So to be able to really get that out and to finally acknowledge the hurt that I’d experienced before, which was hurtful again to revisit that, but I believe that it’s important when we’ve been hurt in the past in some way to be able to get to that point of acknowledging it and what it did to our lives. That’s often the first step in healing and moving forward past that fear of rejection again.
Dennis: This is part of your assignment as a man or as a woman to love that other person’s fears out of them. They may never be gone totally, but your assignment is, back to I John 4: “Perfect love casts out all fear.” It doesn’t say “some fear;” it says “all fear.” Now, God’s love does that perfectly. Our assignment is to do that with another human being.
Bob: Now, didn’t you ever find yourself though getting to the point where you’re going, “Look . . .”
Dennis: “Get over it.”
Bob: “I’ve told you I love you.”
Dennis: Sure. Yes. And that was one of the big deals, Bob. I actually had to say to Barbara one time, I said, “Look, when you don’t believe me when I tell you I love you, you need to realize I’m feeling like you’re questioning . . .”
Bob: “You’re calling me a liar!”
Dennis: Yes. “You’re questioning whether I’m telling you the truth. You can choose to believe it or not.” That sounds cold and calculating, but at some point, and I don’t remember if it was ten years, 15 years, but at some point in there the message does get through. It did get through.
Bob: But there are a lot of guys who will just go, “I’m just going to quit saying it. I mean, I’ve said it and I’ve said it and I’ve said it. I’m just going to quit saying it if you’re not going to believe it.”
Dennis: That’s not the right thing to do.
Bob: No, because the roots grow down deep and it takes a lot of pulling to get some of those roots out, doesn’t it?
Grace: I would say to the husbands, just be gentle with your wives. You know when Scripture says, “Women, respect your husbands and husbands love your wives, “that’s what that loving is all about. Be persistent in that and keep assuring her that you value her through your actions, and your attitudes and your words. Find out what her love language is, and just keep applying that and applying that and applying that and be patient.
The thing that the woman can do though, I mean there are things that we need to do as women as well if we’re struggling in that area – the fear of rejection and inadequacy – is to stop believing the lies of the enemy, because the enemy is the one that is saying, “You’re worth nothing. Somebody dumped you before so there’s something wrong with you.” That’s the thing: there’s something wrong with you.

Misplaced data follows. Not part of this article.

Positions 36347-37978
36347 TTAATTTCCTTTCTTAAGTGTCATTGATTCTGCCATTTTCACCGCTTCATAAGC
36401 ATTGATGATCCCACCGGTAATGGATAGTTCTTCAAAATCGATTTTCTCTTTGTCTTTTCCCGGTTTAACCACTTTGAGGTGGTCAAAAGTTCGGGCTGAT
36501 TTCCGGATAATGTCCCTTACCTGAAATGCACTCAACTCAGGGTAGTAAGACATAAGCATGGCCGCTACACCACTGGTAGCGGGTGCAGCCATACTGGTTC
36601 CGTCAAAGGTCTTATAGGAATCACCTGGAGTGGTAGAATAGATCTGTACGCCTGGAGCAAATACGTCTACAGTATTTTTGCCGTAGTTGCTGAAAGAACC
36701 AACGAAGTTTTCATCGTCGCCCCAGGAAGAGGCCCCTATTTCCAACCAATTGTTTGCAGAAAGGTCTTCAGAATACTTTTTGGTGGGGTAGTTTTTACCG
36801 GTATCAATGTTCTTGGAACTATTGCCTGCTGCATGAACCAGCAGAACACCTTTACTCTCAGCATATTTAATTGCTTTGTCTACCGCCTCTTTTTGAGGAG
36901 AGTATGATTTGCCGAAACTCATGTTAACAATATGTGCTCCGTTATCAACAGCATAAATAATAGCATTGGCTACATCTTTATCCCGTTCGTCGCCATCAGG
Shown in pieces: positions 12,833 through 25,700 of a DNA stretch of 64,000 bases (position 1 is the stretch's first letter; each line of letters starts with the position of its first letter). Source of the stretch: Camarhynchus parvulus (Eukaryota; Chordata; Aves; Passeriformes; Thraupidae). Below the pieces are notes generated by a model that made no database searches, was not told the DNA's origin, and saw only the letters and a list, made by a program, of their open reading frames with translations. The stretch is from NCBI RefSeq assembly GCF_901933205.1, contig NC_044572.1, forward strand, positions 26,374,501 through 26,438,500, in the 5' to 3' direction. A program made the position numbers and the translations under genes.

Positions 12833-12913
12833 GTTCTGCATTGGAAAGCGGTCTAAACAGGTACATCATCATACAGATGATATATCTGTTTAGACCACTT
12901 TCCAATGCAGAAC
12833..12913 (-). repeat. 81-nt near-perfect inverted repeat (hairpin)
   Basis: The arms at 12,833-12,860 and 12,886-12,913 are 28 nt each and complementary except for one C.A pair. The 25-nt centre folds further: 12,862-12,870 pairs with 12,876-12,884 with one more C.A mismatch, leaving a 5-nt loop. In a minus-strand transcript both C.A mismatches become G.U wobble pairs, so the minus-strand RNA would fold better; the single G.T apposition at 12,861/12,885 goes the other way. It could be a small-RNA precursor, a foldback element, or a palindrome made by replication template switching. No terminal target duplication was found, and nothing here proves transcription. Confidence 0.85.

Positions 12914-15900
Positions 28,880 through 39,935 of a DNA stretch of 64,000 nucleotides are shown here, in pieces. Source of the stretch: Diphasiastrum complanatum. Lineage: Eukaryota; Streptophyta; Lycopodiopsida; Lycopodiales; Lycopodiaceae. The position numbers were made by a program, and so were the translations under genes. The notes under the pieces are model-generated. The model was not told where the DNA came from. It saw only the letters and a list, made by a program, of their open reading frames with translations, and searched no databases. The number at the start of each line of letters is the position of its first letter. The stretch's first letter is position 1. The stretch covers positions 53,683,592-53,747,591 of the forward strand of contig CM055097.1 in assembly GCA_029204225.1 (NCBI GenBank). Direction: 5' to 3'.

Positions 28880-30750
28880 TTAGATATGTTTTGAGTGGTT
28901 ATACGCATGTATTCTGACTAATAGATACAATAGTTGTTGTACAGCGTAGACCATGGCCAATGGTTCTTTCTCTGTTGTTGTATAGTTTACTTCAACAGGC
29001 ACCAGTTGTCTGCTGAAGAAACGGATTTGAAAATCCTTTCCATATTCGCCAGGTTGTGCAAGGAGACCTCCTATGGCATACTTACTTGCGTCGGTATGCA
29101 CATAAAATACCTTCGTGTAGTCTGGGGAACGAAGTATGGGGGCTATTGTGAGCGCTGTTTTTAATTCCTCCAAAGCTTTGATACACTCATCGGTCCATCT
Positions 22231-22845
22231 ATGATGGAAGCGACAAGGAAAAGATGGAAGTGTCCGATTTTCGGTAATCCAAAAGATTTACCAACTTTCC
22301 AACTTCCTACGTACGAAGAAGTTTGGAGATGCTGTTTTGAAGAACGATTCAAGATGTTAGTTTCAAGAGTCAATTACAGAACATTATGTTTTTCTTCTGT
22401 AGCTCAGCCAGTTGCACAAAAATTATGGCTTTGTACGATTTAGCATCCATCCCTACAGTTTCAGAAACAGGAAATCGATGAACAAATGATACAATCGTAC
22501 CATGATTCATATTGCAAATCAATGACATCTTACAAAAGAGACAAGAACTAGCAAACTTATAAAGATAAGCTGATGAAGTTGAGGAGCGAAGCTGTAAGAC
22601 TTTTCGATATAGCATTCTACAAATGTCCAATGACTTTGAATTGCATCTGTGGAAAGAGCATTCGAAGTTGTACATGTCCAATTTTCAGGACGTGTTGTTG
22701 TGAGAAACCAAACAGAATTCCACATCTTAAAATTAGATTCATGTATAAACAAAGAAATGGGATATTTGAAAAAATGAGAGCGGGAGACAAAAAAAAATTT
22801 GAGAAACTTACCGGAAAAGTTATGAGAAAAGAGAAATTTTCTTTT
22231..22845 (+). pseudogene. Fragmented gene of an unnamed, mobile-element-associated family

Dennis: Or the enemy accuses you of your past and the mistakes you made in the past. When you married Gene, you actually made a choice on your wedding day that showed some of the emotion that you brought into your marriage to him, in the choice of your wedding dress.
Grace: Oh, yes. Yes, I remember that, because I went out and bought my wedding dress and I bought it to be champagne-colored. I thought I didn’t deserve a white dress because of some choices that I had made in my earlier dating days. Those are choices that I regretted so I thought, “I don’t deserve to wear white.” So when people said to me, “Oh, a champagne-colored dress. That’s interesting. Why didn’t you choose white?” I just said, “Well, because I look better in champagne.” So I lied about that, and dug my hole of guilt a little deeper by doing that yet as well.
Bob: So here you are standing on your wedding day in a dress that is the one your conscience would allow you to wear, and yet it’s a statement in front of everybody that you’re not wearing white.
Dennis: Well, and it’s also a statement that she’s not believing the truth that Jesus Christ died for all those sins and cleaned you up.
Dennis: At that point, that was probably a picture of your soul, of where you were struggling with believing the truth about what God said about you.
Grace: Yes, totally. I grew up in a Christian home. I grew up knowing these truths in my head, but, you know, Sunday school theology just didn’t line up with me in real life, I guess, as a young adult like that when I got married. It’s taken me a long time to process all this. Part of writing the book was healing for me, I think, although I realized still how painful some of those things were for me in the past.
I’ve had women say to me after retreats, “You know, I wore a champagne-colored dress too, and I didn’t tell anybody else why I picked that color dress either.” I realize that a lot of women are out there dealing with stuff from their past, and some deal with it in different ways.